Buying a Tent for a Festival
It’s hard to list the best tent for a festival as some festival goers take a minimalist approach and don’t mind roughing it a little with everything crammed into a small quick-pitch tent so they can travel light with everything strapped to their back. Whilst other festival goers prefer a bit more comfort in a good size festival tent with decent living/storage area as well as a sleeping compartment – transporting all their kit on a heavy duty festival trolley.
What size festival tent to buy? Firstly, you need you need to consider whether or not you’re taking a communal gazebo between your group and if so, more importantly, who’s going to carry it? Gazebos are handy in wet weather but usually get wrecked by the end of a festival. Consequently, a lot of festivals including Glastonbury ask you not to bring them now as so many get left behind.
Also, consider tent storage space for festival gear like food, drink, clothes, muddy festival wellies etc… and in wet weather, whether you want to be zipped up in a small tent before the bands start or at the end of the night or whether you want to look out and chat with your friends from a tent porch?
Sometimes, tent manufacturers only allow as little as 55cm width per person so check the dimensions on the tent floor plan carefully before you buy to be sure your tent has enough space. We always recommend buying a slightly larger tent i.e. a 3 person tent for 2 people… especially if the tent you’re considering doesn’t have a porch or living area.
A tent with a large porch is ideal for storing and keeping dry muddy wellies, chairs, firewood etc… as is a tent tarp or tent canopy which is good way of extending a smaller basic tent. A Vango Family Shelter also makes a lighter more compact alternative to a conventional bulky gazebo.
Below are some popular festival tent designs and tent terminology with a few pros and cons.
Single Skin Tents (SS) are usually slightly lighter to carry to a festival but as they don’t have an inner tent to create an insulation air layer between, they can sometimes suffer from condensation on the inside of the flysheet when temperatures drop at night.
Double Skin Tents (DS) have two fabric layers, a rainproof fly sheet (outer tent) and a breathable sleeping compartment (inner tent) to create that all important insulation air layer.
Pop-up/Quick-Pitch Tents like the name suggests spring out as soon as you release a retaining strap. Quick-pitch and pop-up tents are always disc shaped when packed which can sometimes be a little bit awkward to carry so check the pack size before you buy. There is also a bit of a knack to packing them away so always watch a video of how to repack your particular tent and practise a couple of times before you get to the festival or your new tent could be one of those destined for landfill.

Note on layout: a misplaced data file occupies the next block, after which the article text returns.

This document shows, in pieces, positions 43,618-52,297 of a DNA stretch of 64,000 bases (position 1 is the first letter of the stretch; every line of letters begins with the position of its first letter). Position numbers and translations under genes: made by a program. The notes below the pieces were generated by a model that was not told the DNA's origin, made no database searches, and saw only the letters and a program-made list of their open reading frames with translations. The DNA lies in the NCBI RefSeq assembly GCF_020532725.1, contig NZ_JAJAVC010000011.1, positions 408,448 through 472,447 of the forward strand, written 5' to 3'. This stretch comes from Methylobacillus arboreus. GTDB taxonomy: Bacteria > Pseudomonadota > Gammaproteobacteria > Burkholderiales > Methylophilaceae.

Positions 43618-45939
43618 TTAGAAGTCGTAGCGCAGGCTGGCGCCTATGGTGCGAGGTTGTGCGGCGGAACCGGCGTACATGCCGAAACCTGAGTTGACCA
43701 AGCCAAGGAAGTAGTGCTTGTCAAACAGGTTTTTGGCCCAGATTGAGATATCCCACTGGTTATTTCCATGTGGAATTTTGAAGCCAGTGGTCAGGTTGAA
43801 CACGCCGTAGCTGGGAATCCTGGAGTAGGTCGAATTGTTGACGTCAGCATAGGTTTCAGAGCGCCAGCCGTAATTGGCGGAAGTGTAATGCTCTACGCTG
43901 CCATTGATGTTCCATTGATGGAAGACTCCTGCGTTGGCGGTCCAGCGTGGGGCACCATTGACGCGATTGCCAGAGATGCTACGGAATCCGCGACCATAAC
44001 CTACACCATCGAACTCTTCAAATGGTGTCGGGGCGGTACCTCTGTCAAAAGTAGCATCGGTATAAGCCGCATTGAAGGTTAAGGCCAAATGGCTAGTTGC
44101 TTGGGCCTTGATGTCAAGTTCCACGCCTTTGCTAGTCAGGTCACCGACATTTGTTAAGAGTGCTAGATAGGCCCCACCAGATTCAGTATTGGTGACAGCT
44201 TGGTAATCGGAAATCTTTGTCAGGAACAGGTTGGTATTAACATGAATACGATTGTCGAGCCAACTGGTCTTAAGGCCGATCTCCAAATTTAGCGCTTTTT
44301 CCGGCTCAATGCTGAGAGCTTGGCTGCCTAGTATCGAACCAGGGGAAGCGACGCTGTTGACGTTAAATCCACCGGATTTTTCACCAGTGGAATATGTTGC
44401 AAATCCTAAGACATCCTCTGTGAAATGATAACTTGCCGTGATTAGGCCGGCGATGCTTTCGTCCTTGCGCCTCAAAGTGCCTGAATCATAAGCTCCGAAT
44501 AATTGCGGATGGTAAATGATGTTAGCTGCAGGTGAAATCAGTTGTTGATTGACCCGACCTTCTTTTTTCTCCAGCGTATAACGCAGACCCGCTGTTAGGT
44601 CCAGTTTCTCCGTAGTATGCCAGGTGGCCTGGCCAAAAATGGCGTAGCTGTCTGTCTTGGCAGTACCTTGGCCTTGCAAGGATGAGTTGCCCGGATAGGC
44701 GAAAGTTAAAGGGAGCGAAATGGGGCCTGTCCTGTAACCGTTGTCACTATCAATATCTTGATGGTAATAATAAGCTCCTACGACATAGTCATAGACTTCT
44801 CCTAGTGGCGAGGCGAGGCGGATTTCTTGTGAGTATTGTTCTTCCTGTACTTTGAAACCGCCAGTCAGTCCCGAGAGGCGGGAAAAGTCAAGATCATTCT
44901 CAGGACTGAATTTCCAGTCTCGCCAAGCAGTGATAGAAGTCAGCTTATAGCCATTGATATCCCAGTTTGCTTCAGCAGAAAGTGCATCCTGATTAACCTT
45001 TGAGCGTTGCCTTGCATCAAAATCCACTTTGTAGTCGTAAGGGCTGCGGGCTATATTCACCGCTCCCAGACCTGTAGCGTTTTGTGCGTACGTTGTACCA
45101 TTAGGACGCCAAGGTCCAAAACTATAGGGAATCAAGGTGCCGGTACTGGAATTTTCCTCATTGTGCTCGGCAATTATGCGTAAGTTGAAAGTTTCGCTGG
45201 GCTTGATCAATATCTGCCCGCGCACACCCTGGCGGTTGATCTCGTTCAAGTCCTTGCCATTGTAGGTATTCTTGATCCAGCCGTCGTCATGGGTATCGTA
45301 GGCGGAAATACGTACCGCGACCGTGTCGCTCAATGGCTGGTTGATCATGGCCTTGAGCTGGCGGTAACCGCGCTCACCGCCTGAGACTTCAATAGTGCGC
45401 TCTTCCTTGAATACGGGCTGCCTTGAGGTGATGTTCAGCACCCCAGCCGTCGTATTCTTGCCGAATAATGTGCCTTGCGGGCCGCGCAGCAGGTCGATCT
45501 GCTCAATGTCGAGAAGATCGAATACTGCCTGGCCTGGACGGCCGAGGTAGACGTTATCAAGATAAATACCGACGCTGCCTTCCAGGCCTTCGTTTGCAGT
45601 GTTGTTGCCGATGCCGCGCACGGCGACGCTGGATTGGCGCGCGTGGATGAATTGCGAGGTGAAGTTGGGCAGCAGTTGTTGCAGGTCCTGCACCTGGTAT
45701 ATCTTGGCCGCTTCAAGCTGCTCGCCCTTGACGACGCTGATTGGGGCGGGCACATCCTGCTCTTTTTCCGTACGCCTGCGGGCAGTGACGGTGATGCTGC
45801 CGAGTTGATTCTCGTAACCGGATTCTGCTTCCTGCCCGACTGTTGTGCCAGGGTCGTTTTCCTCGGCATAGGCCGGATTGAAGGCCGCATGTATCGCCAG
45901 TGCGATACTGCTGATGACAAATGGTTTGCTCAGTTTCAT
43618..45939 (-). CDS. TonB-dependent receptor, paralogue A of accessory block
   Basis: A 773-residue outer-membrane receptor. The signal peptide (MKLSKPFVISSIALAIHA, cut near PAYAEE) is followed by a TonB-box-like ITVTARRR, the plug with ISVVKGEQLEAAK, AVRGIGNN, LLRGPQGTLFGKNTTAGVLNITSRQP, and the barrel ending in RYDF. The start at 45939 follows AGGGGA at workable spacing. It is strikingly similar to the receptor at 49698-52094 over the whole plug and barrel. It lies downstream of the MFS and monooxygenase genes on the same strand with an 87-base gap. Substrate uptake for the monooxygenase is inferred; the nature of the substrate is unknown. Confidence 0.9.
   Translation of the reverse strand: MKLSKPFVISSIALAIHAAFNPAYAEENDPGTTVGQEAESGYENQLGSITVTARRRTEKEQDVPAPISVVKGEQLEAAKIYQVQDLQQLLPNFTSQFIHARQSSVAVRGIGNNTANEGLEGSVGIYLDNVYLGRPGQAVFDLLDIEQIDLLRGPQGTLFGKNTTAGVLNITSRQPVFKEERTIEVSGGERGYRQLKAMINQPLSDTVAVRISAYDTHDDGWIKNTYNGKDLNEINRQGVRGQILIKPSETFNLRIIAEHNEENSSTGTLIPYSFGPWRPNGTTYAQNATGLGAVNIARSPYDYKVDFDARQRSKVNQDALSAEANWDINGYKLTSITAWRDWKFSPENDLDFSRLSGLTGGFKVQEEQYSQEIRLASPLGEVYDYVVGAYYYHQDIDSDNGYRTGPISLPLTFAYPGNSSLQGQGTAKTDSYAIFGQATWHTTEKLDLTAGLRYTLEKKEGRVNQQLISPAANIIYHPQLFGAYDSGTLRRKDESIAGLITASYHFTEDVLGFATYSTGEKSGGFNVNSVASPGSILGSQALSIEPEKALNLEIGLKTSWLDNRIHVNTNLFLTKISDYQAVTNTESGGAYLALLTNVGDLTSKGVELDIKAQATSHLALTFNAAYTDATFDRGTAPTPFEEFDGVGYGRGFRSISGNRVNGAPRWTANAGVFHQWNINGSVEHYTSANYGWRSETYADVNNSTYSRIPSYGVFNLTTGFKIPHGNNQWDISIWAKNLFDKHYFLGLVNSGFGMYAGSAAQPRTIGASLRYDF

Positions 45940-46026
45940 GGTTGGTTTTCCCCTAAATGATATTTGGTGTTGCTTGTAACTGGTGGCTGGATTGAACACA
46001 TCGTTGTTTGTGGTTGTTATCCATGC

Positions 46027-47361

It is also worth noting that poles in quick-pitch tents are integral so cannot be repaired or replaced if damaged.
Dome Tents are very straight forward to pitch and take down in 10 minutes or so and pack sizes are usually more compact compared to a quick-pitch tent. The separate parts of a dome tent (poles, flysheet, inner tent and pegs) can also be shared out between 2 or 3 people to lighten the load – just make sure everyone looks after their particular part. Dome tents like the Sunflower 3 Dome Tent for example usually always have a porch area that’s big enough to store muddy festival wellies and a few other bits in.
Tunnel Tents like dome tents are easy to pitch and separate parts can be split up. Tunnel tents usually have larger storage/living areas which can be really useful in wet weather. Vis a Vis type tunnel tents like the Highlander Cypress 4 Person Festival Tent are perfect for 4 people sharing as they have 2 person sleeping compartments at each end offering a bit of privacy and a large central living area.
Tepee type tents like the Gelert Cabana 4 are generally a bit heavier pack size but very cool tents with large living areas and good standing height space. Gelert are also now offering a 2 person version of this tent – the Cabana 2 which is available in the Wave Dimension design and vibrant Apricot.
Inflatable Tents Vango have revolutionised camping with the AirBeam range of inflatable tents and campervan awnings that can be easily pitched/pumped-up by one person in just 3 minutes. No messing about threading tent poles through pole sleeves – Vango AirBeams use strong inflatable tubes (air beams) that simply pump-up to create a very stable tent structure.
Simple one person pitching, no poles to snap with an inner tent that has dark ‘lights out’ fabric reducing the amount of early morning light inside the sleeping area – AirBeam tents were made for festival camping!
12. August 2013 by funkyleisure
Categories: Festival Camping | Tags: Best Festival Tent, Buying Tent, Cool Festival Tents, Dome Tents, Inflatable Tents, Pop-Up Tents, Tent Buying Guide, Tent Canopy, Tepee Tents, Tunnel Tents | 1 comment